The last trip we made before the world shut down was to New York City, spending Leap Day 2020 in Times Square. Planes, trains and elevators — close quarters without contact precautions. From Reagan National, we flew to Newark Airport, took the Airtrain and a NJ transit train to Penn Station in NYC. We walked the streets, saw the sites, and toured the NY Public Library. We met my co-blogger and her husband for drinks at The View, a revolving rooftop lounge on 48th floor of the Marriott Marquis, and saw “Jersey Boys” on Broadway [CURRENTLY CLOSED]. The next day, we walked the High Line [CURRENTLY CLOSED], an elevated hiking trail along the Hudson River before heading home.
We had heard about the virus, but didn’t really understand. Crammed elbow-to-elbow with a coughing passenger in a packed elevator, the virus seemed remote, not something that was going to bring lives and the country to a standstill. How clueless – and how lucky — we were. So many opportunities for contagion. We dodged that bullet.
Where were you when the known world ended? Unlike watching planes hit the Twin Towers or learning that JFK was shot, the virus was like a rip tide — seemingly innocent on the surface, but an invisible menace. Over the ensuing months, we’ve learned how much we are at its mercy.
We know more now than we did then. We know contagion results from a combination of time and amount of exposure. We’ve become conversant in the vocabulary of epidemiology. But testing, tracing, and treatment are mostly outside individuals’ control. Testing is still limited with uncertain reliability. Few government agencies seem to have actually implemented programs for tracing contacts of infected individuals. And surviving severe symptoms and hospitalization seems a bit like winning the lottery, without the celebratory champagne.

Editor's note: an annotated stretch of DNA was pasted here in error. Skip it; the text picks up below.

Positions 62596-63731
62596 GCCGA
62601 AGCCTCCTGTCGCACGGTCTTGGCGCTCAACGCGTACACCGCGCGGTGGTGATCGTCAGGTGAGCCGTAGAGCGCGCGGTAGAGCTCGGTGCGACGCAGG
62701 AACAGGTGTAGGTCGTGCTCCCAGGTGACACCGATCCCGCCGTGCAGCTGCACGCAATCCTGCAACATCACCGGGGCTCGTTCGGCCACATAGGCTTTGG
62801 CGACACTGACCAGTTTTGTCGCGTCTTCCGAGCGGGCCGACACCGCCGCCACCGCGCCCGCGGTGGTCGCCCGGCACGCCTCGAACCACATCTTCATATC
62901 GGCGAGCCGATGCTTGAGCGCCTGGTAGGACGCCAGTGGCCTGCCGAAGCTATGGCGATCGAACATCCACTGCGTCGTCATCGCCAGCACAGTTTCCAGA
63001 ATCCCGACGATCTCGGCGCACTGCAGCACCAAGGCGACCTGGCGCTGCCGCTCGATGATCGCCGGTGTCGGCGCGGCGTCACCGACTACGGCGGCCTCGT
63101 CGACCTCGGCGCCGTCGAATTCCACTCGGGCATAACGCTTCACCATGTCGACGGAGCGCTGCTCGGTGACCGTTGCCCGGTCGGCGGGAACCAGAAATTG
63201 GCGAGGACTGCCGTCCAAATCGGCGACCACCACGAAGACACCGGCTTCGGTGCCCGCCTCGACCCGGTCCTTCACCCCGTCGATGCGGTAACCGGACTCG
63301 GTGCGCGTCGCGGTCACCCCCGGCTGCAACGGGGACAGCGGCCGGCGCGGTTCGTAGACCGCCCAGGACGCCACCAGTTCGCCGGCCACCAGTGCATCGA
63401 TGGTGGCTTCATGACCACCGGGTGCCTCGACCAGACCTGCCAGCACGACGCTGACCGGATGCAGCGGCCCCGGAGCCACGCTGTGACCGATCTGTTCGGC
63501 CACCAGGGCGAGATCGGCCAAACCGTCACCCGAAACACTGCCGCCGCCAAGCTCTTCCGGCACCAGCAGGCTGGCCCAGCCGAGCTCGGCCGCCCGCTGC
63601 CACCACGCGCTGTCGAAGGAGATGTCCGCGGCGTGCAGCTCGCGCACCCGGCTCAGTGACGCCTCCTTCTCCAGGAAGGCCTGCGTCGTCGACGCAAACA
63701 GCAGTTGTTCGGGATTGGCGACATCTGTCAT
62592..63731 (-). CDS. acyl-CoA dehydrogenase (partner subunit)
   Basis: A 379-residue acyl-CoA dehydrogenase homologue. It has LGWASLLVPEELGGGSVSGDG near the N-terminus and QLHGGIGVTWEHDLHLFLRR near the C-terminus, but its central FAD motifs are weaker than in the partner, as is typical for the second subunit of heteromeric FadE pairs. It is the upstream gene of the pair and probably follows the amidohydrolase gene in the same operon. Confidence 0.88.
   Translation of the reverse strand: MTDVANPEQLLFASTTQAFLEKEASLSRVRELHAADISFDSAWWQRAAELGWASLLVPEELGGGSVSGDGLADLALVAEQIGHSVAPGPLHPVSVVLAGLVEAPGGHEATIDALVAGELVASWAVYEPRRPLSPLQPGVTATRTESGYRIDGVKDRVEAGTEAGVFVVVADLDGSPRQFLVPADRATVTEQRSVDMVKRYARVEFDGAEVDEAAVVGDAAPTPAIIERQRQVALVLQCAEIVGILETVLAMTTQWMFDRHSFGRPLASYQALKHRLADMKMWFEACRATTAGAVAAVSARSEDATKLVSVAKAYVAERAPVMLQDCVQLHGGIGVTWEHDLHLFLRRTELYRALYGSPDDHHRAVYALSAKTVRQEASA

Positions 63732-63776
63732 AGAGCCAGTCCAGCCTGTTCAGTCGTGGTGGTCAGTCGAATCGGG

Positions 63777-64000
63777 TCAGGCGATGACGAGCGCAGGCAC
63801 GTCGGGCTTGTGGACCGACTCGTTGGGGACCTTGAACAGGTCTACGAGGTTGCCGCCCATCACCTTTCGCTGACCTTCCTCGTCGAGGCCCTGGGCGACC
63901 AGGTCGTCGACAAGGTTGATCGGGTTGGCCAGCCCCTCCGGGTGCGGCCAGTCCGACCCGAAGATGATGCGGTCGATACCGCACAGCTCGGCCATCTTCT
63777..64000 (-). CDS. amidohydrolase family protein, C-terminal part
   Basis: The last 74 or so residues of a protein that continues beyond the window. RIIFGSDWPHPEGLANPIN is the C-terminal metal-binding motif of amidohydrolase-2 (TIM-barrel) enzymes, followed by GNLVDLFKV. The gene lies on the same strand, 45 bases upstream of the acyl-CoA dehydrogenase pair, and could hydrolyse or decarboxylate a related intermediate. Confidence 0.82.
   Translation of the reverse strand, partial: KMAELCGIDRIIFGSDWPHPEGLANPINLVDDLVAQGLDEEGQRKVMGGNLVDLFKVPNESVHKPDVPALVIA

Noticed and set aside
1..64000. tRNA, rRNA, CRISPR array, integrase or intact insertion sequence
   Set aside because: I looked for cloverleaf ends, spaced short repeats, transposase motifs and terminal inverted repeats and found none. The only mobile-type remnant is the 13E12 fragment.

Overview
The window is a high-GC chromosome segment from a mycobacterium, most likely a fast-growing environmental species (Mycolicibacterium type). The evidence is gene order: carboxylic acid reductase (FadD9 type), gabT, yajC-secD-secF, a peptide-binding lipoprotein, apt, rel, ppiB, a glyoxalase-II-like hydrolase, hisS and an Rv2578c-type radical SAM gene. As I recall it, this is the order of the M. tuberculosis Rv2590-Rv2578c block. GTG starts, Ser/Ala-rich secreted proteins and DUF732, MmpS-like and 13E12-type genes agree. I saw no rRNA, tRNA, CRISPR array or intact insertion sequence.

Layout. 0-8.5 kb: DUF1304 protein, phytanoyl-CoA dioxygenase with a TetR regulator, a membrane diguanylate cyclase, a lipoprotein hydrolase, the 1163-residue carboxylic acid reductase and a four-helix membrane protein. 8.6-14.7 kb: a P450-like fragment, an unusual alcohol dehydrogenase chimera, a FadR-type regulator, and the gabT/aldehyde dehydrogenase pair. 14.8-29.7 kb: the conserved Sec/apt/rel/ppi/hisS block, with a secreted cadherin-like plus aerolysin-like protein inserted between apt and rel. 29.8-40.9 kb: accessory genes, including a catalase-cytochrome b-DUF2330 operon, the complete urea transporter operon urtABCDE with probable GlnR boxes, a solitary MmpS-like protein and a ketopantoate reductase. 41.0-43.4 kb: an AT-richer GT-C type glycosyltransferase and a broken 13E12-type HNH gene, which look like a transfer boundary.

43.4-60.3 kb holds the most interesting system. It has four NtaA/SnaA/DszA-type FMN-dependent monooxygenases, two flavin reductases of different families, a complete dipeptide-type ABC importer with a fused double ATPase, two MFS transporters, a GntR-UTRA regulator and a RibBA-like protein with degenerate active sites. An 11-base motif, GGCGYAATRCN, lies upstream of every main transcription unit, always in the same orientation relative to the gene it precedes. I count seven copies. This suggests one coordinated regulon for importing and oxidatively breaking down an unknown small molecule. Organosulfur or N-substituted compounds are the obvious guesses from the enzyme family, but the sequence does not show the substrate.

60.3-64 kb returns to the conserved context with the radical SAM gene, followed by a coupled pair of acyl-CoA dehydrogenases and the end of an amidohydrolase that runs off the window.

Rather than testing, tracing, and treating, consider things you can do to minimize susceptibility and lessen the spread of coronavirus. Prevention is better than cure. Use the tools at your disposal: hygiene, housekeeping, and health.
Hygiene: Your mother was right: “Wash your hands.” Washing and keeping your hands away from your face help prevent infection. Wear a mask outside and when you’re around people who aren’t in your close circle. Listen to public health experts — masks deter spread of the virus. To protect yourself and others, act as though you’re infected. Set the example. Wearing a mask is a sign of respect, like covering your mouth when you cough. The life you save might be yours or that of someone you love.
Housekeeping: Wipe down the surfaces you touch regularly — knobs, handles, electronics. While you’re more likely to pick up the virus from another person, don’t take chances. Spray a cloth with cleaner and use that to open the frig door. Make regular cleaning a habit.
Health: COVID overwhelms the pulmonary system. Susceptibility increases with age and as a result of chronic illnesses that compromise the lungs. Obesity, which is a risk factor for diabetes and other ailments, and tobacco use contribute to vulnerability. But, these are also tough behaviors to tackle. What baby step can you take right now to boost your immunity and improve your health? Take a walk, or just march in place while you’re watching television. Also remember: food is fuel. Set yourself up for success by having menus planned, dinners prepped, and raw veggies prepared for quick, nourishing snacks.
Having a plan helps you feel in control. Hygiene and housekeeping are low-hanging fruit — simple and sustainable habits to establish. Improving health is a more challenging undertaking, so focus on just one thing that you can improve. And lastly, don’t forget another H word — humor. Find something to laugh about; it helps to relieve the feeling of danger. Share jokes with others. Someday, we’ll be past this, but for now this is life and we can choose how we respond. Change your lifestyle; save your life.
© Joan S Grey, 26 JUNE 2020 ∞
IndexCardCure™: Small changes over time make a big difference